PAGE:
The Fed Remains Prepared to Raise Rates Further If Needed, Powell Says

The central bank remains committed to reaching its 2% inflation target.

Federal Reserve Chair Jerome Powell in front of mountain range at Jackson Hole, Wyoming.
(Image credit: David Paul Morris/Bloomberg via Getty Images)

Federal Reserve Chairman Jerome Powell got to the point quickly in his speech at the central bank’s annual conference in Jackson Hole, Wyoming, on Thursday: “It is the Fed’s job to bring inflation down to our 2% goal, and we will do so.”

Powell acknowledged that inflation has fallen from its peak, but also stressed that it remains too high. As such, the central bank's rate-setting group, the Federal Open Market Committee (FOMC), is "prepared to raise rates further if appropriate,” Powell said. The Fed will assess incoming data, the evolving outlook and risks, and proceed carefully, he added.

Powell's comments at the Fed’s annual Economic Policy Symposium came as no surprise to Wall Street, as the Fed chief has been consistent in his messaging throughout the central bank's rate-tightening cycle.

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“Jerome Powell has focused on his standard outline that he's resorted to during recent press conferences, which acknowledges that inflation is edging lower, but not quickly enough to declare victory,” Quincy Krosby, chief global strategist at LPL Financial, said in a note to clients. “He has maintained that price stability remains the Fed's mandate. Still, he has made it clear that the Fed will continue to tighten if necessary as ‘agile’ policy is warranted.”

After its regularly scheduled policy meeting in July, the FOMC raised interest rates by 25 basis points, or 0.25%. The move, which followed a pause in June that came after 10 consecutive interest rate hikes, was widely expected – as was Powell leaving the door open to future hikes.

Powell told conference attendees in Jackson Hole that watching core personal consumption expenditures (PCE) – inflation for goods, housing services and nonhousing services – helps in understanding what will drive further progress.

Core goods inflation has fallen

The chief noted that core goods inflation has fallen sharply, particularly for durable goods, and he used the motor vehicle industry as an example of a sector that saw steep price hikes during the pandemic due to several factors including low interest rates. But vehicle supply fell due to the semiconductor shortage and prices spiked as pent-up demand grew.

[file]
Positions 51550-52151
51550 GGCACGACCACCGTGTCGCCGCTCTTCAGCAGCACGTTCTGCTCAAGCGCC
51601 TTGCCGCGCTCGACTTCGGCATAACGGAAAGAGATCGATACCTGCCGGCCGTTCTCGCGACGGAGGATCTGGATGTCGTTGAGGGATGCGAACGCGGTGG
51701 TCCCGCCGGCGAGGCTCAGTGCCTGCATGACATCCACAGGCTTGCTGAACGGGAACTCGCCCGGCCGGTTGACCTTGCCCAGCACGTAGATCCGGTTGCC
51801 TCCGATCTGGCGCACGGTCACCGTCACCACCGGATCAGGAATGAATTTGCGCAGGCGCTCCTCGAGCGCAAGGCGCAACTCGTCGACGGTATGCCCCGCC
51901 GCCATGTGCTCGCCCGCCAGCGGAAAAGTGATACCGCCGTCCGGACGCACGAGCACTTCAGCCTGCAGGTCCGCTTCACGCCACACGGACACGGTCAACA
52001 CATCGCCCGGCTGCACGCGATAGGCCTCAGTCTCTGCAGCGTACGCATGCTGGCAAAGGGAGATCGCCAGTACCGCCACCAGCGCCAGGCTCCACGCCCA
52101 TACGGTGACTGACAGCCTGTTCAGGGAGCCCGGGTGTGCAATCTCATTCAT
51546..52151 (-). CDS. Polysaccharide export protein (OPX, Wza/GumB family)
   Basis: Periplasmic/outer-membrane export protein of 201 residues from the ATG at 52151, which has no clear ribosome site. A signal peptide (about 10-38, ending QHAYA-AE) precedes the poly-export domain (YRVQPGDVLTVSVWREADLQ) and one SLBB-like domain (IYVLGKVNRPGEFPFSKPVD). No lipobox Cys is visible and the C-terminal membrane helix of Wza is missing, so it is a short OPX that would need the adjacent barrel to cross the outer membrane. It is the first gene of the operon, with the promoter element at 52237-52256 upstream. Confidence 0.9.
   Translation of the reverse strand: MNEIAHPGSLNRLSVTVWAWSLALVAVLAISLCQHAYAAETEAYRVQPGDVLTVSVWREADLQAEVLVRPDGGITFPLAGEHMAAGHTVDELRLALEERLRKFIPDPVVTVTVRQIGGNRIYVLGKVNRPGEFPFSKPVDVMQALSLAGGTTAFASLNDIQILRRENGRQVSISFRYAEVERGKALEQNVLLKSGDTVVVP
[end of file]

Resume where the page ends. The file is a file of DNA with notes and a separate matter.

In the aftermath of the pandemic, vehicle production and inventories have grown and supply has improved, but interest rates on auto loans have nearly doubled this year and are weighing on demand, Powell added.

“On net, motor vehicle inflation has declined sharply because of the combined effects of these supply and demand factors,” Powell said. “Similar dynamics are playing out for core goods inflation overall. As they do, the effects of monetary restraint should show through more fully over time."

In the housing sector, inflation has begun to fall but still remains elevated. “Because leases turn over slowly, it takes time for a decline in market rent growth to work its way into the overall inflation measure,” Powell said.

Slowing growth in rents for new leases in the past year will affect measured housing services inflation in the coming year, the Fed chief noted. Should market rent growth settle near pre-pandemic levels, housing services inflation should fall toward its pre-pandemic level too.

Twelve-month inflation for non-housing services – which accounts for more than half of the core PCE index and includes services such as health care, food services, transportation and accommodations – has “moved sideways since liftoff,” Powell said.

In the last three to six months, however, inflation in the sector has begun a modest decline, partly because many of these services are less affected by factors such as global supply chain bottlenecks that influence other sectors and because these are labor-intensive services and the labor market remains tight, he said.

The Fed is watching for signs that the economy may not be cooling as expected, Powell said. Gross domestic product growth so far this year is above expectations, recent readings on consumer spending have been especially robust, and the housing sector appears to be picking up again, he noted.

While the labor market has continued to rebalance in the past year, it “remains incomplete,” and the Fed expects the rebalancing to continue. “Evidence that the tightness in the labor market is no longer easing could also call for a monetary policy response,” Powell said.

Commenting on the speech, Craig Erlam, a senior market analyst at Oanda, said that the Fed chairman delivered a “hawkish script boosting the dollar and rate expectations.” While another interest rate hike is far from certain, “I’m still of the view they’re done,” Erlam said. “Traders are increasingly accepting that they will likely stay there longer than they’ve expected at any point in the tightening cycle.”

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Esther D’Amico
Senior News Editor

Esther D’Amico is Kiplinger’s senior news editor. A long-time antitrust and congressional affairs journalist, Esther has covered a range of beats including infrastructure, climate change and the industrial chemicals sector. She previously served as chief correspondent for a financial news service where she chronicled debates in and out of Congress, the Department of Justice, the Federal Trade Commission and the Commerce Department with a particular focus on large mergers and acquisitions. She holds a bachelor’s degree in journalism and in English.